- Bond rallied Monday as investors fled the stock market and flocked to safe-haven assets.
- The drop in the yield highlights a drop in risk appetite among investors as COVID-19 cases increase worldwide.
- The 10-year yield fell to 1.181% and an intraday low of 1.176% was the lowest since February 11.
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Investors fled into the bond market Monday, pulling the yield on the closely watched 10-year Treasury to its lowest since February, with investors dashing out of equities on fears that rising COVID-19 infections will threaten recovery in the world’s largest economy.
Coronavirus cases have been rising worldwide, led by the Delta variant, pushing the number of infections to nearly 191 million, according to tracking by Johns Hopkins University. Concerns about mounting cases tipped into stocks, pulling the S&P 500, the Dow Jones Industrial Average, and the Nasdaq Composite from recently set record highs.
The S&P 500 lost more than 2% intraday, and all 11 of the index’s sectors fell, though defensive groups such as consumer staples and health care fared better than most.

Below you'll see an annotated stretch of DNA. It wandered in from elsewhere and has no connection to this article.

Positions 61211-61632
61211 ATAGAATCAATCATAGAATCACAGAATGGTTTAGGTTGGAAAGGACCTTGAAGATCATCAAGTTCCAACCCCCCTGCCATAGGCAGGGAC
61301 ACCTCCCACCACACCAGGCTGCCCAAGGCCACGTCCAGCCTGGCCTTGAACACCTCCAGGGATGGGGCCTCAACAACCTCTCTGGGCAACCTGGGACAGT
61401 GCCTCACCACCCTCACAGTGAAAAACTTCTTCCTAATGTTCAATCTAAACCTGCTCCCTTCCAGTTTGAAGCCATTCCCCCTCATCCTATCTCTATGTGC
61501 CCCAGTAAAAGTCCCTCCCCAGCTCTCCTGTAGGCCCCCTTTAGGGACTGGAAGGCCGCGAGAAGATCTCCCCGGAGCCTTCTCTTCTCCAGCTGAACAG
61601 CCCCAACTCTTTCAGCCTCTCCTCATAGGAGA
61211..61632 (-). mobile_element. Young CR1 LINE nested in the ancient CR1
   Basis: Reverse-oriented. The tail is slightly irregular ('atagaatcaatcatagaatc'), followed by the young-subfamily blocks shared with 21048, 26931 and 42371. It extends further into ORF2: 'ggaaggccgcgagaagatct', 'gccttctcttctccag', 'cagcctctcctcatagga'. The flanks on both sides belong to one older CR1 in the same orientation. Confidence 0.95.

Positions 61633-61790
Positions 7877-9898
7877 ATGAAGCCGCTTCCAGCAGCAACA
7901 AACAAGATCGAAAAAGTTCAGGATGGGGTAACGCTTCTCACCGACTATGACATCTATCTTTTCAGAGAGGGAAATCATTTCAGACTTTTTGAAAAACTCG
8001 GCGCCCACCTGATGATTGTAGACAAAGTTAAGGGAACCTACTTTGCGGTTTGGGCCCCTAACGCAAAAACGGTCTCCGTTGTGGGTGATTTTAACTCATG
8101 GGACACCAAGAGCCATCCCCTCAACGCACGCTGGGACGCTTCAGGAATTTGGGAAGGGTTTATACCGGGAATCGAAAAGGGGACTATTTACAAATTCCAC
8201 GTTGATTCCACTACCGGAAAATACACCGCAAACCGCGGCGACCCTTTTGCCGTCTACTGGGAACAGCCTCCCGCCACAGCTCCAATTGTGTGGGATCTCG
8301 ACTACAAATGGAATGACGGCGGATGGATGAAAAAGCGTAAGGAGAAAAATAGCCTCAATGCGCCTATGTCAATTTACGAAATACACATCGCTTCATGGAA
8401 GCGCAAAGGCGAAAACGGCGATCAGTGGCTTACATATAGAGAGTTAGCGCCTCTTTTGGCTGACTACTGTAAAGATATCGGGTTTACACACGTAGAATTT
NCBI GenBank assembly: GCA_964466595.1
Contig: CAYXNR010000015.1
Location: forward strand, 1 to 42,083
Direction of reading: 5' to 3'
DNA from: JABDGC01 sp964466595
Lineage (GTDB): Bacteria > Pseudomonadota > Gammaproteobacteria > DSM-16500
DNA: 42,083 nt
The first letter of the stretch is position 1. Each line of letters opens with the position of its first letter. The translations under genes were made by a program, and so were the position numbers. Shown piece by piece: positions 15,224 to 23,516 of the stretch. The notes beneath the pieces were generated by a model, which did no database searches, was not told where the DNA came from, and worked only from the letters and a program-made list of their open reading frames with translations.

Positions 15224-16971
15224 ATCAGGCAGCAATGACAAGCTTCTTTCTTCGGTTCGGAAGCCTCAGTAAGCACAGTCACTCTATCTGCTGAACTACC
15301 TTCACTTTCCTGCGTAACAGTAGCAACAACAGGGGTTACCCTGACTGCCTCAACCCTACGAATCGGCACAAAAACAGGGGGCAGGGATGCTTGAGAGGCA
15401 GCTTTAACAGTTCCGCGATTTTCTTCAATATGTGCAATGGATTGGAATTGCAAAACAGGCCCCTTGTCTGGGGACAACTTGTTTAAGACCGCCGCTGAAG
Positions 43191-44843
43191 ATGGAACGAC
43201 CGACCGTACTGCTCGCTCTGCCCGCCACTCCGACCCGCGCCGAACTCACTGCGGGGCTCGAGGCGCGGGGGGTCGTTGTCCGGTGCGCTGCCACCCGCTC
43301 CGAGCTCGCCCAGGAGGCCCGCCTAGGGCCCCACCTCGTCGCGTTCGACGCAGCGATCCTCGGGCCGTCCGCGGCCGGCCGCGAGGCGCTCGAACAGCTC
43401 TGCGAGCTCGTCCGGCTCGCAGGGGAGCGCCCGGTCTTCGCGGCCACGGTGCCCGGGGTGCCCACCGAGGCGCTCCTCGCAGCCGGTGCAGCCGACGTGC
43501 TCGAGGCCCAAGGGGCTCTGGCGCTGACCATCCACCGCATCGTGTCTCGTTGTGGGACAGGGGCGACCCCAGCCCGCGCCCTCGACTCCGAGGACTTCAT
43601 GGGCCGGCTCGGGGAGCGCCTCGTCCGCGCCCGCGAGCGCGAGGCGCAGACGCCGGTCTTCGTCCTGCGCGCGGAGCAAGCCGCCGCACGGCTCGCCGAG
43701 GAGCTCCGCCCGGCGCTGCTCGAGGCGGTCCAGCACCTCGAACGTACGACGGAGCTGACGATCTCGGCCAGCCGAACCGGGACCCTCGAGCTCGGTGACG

With investors fleeing so-called risk assets like stocks, US government bonds rallied and in turn sent the rate on the 10-year yield tumbling by 12 basis points to 1.181%. An intraday print of 1.176% was the lowest rate since February 11. The 10-year yield is tied to a range of loan programs such as mortgage lending.
“The global economy is barely surviving on life support, and another wave of infections may spur lockdowns that could signal the death knell for the tenuous recovery,” and risk aversion was most pronounced in the 10-year yield, said Peter Essele, head of investment management for Commonwealth Financial Network, in a note Monday.
All 50 US states have been reporting higher caseloads and Los Angeles County, the country’s largest, has reverted back to indoor mask mandates, impacting how businesses operate. Meanwhile, the UK posted more than 50,000 new cases for the first time in six months on Friday. In the Asian financial hub of Singapore, new cases have nearly doubled to their highest amount in 11 months.
“Fear of stagflation will be a major concern for investors if a resurgence in COVID infections causes economies to slow while consumer prices continue an upward trajectory,” said Essele.
US consumer prices rose in June, propelling the inflation rate to a higher-than-expected 5.4%, with prices springing higher for used cars, food and energy.